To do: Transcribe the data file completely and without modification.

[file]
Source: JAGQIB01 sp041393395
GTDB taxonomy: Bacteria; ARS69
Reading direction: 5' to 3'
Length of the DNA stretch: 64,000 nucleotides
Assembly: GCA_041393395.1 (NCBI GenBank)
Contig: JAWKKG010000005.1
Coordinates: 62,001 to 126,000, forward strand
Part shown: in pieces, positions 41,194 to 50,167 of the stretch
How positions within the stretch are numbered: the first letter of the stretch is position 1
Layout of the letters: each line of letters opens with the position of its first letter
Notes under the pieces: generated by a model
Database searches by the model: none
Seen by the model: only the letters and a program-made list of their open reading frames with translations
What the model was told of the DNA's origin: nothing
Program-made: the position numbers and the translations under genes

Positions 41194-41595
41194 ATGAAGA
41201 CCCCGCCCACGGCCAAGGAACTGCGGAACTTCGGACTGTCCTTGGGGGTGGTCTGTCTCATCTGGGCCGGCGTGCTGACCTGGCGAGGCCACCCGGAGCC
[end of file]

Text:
Source: JAGQIB01 sp041393395
GTDB taxonomy: Bacteria; ARS69
Reading direction: 5' to 3'
Length of the DNA stretch: 64,000 nucleotides
Assembly: GCA_041393395.1 (NCBI GenBank)
Contig: JAWKKG010000005.1
Coordinates: 62,001 to 126,000, forward strand
Part shown: in pieces, positions 41,194 to 50,167 of the stretch
How positions within the stretch are numbered: the first letter of the stretch is position 1
Layout of the letters: each line of letters opens with the position of its first letter
Notes under the pieces: generated by a model
Database searches by the model: none
Seen by the model: only the letters and a program-made list of their open reading frames with translations
What the model was told of the DNA's origin: nothing
Program-made: the position numbers and the translations under genes

Positions 41194-41595
41194 ATGAAGA
41201 CCCCGCCCACGGCCAAGGAACTGCGGAACTTCGGACTGTCCTTGGGGGTGGTCTGTCTCATCTGGGCCGGCGTGCTGACCTGGCGAGGCCACCCGGAGCC